This project is an attempt to understand and duplicate the echolocation and object recognition capabilities of bats by building an artificial sonar sensor system closely resembling the bats one and placing it on a mobile robot.
The sensor we propose here consists of one transmitter and two receivers. The pulse transmitted consists of a sinusoidal signal with a momentaneous frequency ranging from 40 kHz to 80 kHz. The signals as received by each ear will be processed with a bank of bandpass filters, the central frequencies of which span the frequency range of the transmit pulse. This setup mimics closely the first stages of the bat's sonar system. The outputs of this sensor system will be used to define monaural object localisation and object recognition based on the frequency dependence of the radiation pattern and the frequency dependent reflection characteristics, respectively.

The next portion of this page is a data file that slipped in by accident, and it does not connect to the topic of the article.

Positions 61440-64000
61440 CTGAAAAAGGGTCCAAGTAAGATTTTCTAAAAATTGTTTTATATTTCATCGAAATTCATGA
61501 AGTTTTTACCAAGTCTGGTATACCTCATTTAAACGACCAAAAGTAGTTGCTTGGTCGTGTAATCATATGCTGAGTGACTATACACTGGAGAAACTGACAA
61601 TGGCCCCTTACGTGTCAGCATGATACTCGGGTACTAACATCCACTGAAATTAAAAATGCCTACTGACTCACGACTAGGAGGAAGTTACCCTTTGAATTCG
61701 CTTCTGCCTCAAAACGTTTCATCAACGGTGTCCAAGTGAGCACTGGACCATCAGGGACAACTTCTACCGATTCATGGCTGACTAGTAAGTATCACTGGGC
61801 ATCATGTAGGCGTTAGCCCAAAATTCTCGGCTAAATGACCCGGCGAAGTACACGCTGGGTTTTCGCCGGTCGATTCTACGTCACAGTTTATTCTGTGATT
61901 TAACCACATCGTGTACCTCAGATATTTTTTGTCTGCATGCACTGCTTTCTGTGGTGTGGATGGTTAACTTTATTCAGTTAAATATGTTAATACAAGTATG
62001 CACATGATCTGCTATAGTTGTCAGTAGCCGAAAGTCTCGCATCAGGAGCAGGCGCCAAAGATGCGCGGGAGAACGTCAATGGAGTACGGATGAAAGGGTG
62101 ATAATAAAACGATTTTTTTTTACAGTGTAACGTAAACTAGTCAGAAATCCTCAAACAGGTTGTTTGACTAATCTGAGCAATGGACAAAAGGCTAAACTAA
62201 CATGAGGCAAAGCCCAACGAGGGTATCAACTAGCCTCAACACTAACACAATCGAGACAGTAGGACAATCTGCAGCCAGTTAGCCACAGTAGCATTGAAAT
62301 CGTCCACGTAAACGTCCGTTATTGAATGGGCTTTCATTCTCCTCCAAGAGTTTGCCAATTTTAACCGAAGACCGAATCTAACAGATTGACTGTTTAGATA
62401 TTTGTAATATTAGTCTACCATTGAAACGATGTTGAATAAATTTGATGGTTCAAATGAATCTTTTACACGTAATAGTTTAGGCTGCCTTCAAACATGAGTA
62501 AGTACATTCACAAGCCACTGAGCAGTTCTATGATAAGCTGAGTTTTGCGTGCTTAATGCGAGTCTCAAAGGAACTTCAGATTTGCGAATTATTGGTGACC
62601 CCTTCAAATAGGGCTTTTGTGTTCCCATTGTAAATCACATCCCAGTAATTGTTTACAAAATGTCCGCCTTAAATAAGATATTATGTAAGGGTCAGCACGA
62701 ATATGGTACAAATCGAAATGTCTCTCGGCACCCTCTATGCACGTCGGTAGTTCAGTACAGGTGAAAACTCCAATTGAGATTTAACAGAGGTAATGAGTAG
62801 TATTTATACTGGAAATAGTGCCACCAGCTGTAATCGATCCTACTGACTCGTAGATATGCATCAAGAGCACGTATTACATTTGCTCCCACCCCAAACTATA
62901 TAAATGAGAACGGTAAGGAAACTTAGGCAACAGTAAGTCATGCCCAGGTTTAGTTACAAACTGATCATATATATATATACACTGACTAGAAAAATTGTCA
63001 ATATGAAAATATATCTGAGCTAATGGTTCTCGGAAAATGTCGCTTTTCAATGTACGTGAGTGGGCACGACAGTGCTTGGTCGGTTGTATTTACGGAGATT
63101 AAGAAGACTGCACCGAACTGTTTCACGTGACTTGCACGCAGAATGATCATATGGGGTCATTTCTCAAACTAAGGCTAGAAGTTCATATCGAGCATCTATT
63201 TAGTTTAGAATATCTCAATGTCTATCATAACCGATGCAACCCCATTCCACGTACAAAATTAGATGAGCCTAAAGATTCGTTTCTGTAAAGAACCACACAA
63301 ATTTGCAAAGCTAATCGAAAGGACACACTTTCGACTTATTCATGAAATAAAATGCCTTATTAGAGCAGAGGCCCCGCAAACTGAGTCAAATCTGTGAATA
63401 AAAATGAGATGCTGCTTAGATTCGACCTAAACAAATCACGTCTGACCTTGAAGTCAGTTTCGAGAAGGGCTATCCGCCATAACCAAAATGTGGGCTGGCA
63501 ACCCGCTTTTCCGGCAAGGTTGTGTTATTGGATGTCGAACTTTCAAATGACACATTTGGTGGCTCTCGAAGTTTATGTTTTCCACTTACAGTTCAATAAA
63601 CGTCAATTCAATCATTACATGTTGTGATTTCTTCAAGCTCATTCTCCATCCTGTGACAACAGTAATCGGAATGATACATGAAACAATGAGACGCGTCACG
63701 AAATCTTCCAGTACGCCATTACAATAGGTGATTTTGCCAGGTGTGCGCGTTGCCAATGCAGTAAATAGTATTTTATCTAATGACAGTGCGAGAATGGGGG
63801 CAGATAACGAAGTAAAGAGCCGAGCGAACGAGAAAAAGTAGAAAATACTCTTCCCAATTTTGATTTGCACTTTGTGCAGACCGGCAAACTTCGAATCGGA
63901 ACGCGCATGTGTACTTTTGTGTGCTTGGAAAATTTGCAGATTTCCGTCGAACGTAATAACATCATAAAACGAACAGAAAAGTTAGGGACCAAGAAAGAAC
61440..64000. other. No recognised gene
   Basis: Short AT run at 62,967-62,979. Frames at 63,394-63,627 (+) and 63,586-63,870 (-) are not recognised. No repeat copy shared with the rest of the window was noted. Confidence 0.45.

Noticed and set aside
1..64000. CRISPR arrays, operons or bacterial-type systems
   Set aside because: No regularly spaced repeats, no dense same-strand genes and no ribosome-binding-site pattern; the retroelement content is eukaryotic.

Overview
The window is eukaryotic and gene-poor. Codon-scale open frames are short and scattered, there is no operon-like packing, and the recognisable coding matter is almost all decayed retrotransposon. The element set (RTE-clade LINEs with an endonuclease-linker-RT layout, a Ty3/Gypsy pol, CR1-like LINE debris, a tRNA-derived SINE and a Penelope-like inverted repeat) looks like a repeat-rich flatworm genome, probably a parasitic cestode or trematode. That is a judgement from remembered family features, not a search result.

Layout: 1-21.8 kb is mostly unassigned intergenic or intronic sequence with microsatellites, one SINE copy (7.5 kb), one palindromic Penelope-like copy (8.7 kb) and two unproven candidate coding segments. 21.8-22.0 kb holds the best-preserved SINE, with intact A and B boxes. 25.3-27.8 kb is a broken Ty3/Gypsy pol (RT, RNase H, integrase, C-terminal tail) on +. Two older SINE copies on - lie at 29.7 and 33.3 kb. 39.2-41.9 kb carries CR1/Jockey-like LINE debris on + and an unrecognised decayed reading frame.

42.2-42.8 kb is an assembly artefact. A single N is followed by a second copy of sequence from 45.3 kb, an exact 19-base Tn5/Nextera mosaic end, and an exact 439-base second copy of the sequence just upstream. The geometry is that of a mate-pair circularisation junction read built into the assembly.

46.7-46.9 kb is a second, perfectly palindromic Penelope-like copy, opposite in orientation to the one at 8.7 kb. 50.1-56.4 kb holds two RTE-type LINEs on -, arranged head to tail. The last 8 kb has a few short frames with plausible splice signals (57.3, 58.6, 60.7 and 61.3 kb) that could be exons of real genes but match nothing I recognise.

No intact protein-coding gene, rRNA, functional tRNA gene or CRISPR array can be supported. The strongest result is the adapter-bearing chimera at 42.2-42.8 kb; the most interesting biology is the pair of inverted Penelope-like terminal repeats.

Mounted on a mobile robot this sensor no longer produces isolated measurements but instead it delivers trains of measurements. By explicitly taking into account the sequential nature of the measurements additional constraints can be defined allowing biaural hearing along with all its advantages over monaural hearing. Preliminary results indicate that looking at trains of measurements will also make sophisticated object recognition as well as its extension to situation recognition possible. Finally, we intend to study systematically the different simplifications that result from behaviour bases control in processing the measurements from a sonar system mounted on a mobile robot as we suspect that bats make extensive use of similar strategies.